Open Access

The AP-2 family of transcription factors

  • Dawid Eckert1,
  • Sandra Buhl1,
  • Susanne Weber1,
  • Richard Jäger1 and
  • Hubert Schorle1Email author
Genome Biology20056:246

DOI: 10.1186/gb-2005-6-13-246

Published: 28 December 2005

Summary

The AP-2 family of transcription factors consists of five different proteins in humans and mice: AP-2α, AP-2β, AP-2γ, AP-2δ and AP-2ε. Frogs and fish have known orthologs of some but not all of these proteins, and homologs of the family are also found in protochordates, insects and nematodes. The proteins have a characteristic helix-span-helix motif at the carboxyl terminus, which, together with a central basic region, mediates dimerization and DNA binding. The amino terminus contains the transactivation domain. AP-2 proteins are first expressed in primitive ectoderm of invertebrates and vertebrates; in vertebrates, they are also expressed in the emerging neural-crest cells, and AP-2α -/- animals have impairments in neural-crest-derived facial structures. AP-2β is indispensable for kidney development and AP-2γ is necessary for the formation of trophectoderm cells shortly after implantation; AP-2α and AP-2γ levels are elevated in human mammary carcinoma and seminoma. The general functions of the family appear to be the cell-type-specific stimulation of proliferation and the suppression of terminal differentiation during embryonic development.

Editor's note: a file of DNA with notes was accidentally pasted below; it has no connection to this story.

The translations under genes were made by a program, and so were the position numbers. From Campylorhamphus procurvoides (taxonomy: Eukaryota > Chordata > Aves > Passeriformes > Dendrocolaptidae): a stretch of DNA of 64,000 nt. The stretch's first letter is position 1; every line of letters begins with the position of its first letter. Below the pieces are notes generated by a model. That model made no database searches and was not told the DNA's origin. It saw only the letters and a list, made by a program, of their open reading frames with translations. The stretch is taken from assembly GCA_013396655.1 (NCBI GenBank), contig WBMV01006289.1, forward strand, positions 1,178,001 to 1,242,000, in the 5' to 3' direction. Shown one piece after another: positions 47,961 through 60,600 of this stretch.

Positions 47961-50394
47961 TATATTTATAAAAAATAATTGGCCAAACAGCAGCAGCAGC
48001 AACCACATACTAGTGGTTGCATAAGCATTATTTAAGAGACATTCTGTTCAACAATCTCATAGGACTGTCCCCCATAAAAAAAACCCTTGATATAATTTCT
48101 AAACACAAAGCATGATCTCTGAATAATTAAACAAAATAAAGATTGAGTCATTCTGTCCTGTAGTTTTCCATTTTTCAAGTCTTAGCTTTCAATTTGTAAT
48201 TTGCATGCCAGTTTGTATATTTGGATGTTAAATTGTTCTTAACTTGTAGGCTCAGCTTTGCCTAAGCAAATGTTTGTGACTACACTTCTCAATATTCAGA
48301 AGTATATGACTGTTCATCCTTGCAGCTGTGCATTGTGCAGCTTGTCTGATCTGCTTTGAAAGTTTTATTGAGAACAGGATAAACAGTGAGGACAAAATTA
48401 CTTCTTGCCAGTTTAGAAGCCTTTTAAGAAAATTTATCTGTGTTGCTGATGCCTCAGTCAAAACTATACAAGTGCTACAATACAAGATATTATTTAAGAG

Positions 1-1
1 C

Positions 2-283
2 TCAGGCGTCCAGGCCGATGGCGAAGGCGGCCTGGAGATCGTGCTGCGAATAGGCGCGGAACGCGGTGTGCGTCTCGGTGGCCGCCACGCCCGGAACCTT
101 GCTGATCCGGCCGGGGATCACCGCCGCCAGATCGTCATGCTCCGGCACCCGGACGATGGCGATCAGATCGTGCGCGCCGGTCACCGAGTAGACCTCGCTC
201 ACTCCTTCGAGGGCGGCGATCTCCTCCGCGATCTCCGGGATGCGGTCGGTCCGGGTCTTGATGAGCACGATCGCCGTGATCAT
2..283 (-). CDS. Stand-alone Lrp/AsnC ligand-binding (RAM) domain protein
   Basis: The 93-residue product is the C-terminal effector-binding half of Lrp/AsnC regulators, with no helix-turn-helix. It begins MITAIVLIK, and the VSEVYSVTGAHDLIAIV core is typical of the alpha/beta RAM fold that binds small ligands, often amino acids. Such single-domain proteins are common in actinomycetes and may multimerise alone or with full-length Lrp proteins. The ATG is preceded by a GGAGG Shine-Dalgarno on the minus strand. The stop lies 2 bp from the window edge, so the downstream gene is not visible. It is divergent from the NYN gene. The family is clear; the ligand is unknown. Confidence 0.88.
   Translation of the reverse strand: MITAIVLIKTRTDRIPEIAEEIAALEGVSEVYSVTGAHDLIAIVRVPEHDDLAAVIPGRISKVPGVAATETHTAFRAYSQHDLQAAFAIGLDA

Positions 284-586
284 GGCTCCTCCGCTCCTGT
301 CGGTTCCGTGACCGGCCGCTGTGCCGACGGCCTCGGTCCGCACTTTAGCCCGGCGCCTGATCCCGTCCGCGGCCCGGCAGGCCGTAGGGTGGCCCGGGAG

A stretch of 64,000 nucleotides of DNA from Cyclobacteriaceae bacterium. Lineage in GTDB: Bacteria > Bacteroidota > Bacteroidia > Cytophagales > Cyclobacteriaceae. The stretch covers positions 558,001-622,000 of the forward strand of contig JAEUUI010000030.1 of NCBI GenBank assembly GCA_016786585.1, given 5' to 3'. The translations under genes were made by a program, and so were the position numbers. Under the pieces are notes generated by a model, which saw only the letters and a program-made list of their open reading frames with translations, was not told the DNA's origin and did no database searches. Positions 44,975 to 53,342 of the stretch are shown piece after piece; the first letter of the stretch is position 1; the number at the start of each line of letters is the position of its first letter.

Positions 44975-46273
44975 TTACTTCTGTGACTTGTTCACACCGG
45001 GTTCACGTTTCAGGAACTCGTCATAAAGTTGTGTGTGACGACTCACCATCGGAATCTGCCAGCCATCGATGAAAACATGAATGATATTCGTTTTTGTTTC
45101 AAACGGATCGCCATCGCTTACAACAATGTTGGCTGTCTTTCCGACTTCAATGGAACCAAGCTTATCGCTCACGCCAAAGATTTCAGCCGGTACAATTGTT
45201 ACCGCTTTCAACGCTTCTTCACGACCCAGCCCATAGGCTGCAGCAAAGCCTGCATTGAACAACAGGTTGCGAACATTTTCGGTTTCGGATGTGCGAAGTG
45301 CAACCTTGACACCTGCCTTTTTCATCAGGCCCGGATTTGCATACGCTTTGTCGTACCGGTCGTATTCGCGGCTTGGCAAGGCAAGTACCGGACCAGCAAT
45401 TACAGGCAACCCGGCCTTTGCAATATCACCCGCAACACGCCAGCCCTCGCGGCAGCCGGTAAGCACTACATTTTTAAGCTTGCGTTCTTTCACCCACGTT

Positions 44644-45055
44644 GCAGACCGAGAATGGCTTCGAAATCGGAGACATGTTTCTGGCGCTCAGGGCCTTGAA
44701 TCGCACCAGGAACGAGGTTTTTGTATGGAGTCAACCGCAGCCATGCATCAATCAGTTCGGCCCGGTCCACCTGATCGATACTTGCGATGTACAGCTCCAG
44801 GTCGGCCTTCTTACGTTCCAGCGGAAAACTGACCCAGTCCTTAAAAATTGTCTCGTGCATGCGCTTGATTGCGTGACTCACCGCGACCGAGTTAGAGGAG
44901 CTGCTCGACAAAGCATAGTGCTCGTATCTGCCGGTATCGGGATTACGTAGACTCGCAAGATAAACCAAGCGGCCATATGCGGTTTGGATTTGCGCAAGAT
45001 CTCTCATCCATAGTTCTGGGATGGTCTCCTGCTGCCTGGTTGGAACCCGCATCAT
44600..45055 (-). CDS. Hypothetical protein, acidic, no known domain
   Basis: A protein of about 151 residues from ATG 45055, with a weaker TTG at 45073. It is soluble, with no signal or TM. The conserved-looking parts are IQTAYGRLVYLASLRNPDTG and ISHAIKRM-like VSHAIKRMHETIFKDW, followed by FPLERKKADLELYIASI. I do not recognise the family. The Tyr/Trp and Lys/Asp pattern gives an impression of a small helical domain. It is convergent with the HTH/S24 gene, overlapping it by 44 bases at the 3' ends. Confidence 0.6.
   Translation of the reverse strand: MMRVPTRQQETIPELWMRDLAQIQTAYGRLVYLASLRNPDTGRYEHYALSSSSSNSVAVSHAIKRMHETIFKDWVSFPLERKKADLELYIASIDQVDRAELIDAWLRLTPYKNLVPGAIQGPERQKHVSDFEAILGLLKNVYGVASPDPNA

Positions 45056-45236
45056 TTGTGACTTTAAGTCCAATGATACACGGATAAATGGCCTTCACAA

Gene organization and evolutionary history

The AP-2 family of transcription factors (Ensembl Family ENSF00000001105) consists in humans and mice of five members, AP-2α, AP-2β, AP-2γ, AP-2δ and AP-2ε; frogs and fish have some of these proteins, and homologs are also known in invertebrates. The chromosomal locations and accession numbers of the family are given in Tables 1 and 2, respectively. All mammalian AP-2 proteins except AP-2δ are encoded by seven exons and share a characteristic domain structure (reviewed in [1]; for AP-2δ see [2] and for AP-2ε see [3, 4]). Orthologs show a similarity between 60 and 99% at the amino-acid level, whereas paralogs show a similarity between 56 and 78%.
Table 1

Chromosomal locations of AP-2 genes from selected species

 

AP-2α

AP-2β

AP-2γ

AP-2δ

AP-2ε

Other AP-2 genes*

H. sapiens

6p24

6p12

20q13.2

6p12.1

1p34.3

 

P. troglodytes

6p22.3

6p12

21

-

-

 

M. musculus

13 A5-B1

1 A2-A4

2 H3-H4

1 A3

4 D2.2

 

R. norvegicus

17p12

9q13

3q42

9q13

5q36

 

G. gallus

2 3

-

3

-

  

X. tropicalis

scaffold_278

-

-

-

-

 

D. rerio

24

20

-

-

-

 

C. elegans

     

II

D. melanogaster

     

3L

*The AP-2 genes of C. elegans and D. melanogaster are not orthologous to any of the five mammalian genes. Data taken from the database entries for the accession numbers given in Table 2. No information on mapping is available for the C. intestinalis AP-2 gene.

Table 2

Accession numbers for AP-2 proteins from selected species

 

AP-2α

AP-2β

AP-2γ

AP-2δ

AP-2ε

Other AP-2 proteins*

H. sapiens

NP_003211

NP_003212

NP_003213

NP_758438

NP_848643

 

P. troglodytes

-

XP_518532

XP_526337

-

-

 

M. musculus

NP_035677